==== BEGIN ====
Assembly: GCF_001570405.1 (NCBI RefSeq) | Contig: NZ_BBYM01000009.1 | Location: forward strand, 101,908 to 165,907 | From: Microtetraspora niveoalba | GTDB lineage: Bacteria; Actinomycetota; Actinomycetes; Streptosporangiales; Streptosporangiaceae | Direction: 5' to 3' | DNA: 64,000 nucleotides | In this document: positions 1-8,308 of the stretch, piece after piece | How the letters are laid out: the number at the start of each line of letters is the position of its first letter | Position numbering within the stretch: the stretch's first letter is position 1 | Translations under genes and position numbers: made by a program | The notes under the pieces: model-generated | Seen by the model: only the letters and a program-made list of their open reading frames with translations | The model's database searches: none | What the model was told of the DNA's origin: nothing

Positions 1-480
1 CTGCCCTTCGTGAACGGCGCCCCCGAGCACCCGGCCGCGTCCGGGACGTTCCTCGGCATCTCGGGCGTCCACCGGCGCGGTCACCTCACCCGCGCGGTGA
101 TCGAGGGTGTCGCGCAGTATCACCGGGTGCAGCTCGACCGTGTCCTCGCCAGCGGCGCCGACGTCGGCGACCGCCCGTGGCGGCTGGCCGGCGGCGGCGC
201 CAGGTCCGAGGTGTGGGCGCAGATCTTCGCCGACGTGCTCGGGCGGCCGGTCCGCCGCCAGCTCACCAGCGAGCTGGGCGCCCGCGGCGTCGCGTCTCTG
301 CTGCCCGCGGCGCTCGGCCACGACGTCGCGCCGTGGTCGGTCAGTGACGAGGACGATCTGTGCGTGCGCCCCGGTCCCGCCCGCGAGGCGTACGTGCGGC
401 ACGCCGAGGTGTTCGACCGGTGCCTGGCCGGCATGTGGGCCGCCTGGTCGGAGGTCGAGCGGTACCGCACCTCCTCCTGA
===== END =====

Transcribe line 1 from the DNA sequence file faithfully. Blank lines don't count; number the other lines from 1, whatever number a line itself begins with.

Assembly: GCF_001570405.1 (NCBI RefSeq) | Contig: NZ_BBYM01000009.1 | Location: forward strand, 101,908 to 165,907 | From: Microtetraspora niveoalba | GTDB lineage: Bacteria; Actinomycetota; Actinomycetes; Streptosporangiales; Streptosporangiaceae | Direction: 5' to 3' | DNA: 64,000 nucleotides | In this document: positions 1-8,308 of the stretch, piece after piece | How the letters are laid out: the number at the start of each line of letters is the position of its first letter | Position numbering within the stretch: the stretch's first letter is position 1 | Translations under genes and position numbers: made by a program | The notes under the pieces: model-generated | Seen by the model: only the letters and a program-made list of their open reading frames with translations | The model's database searches: none | What the model was told of the DNA's origin: nothing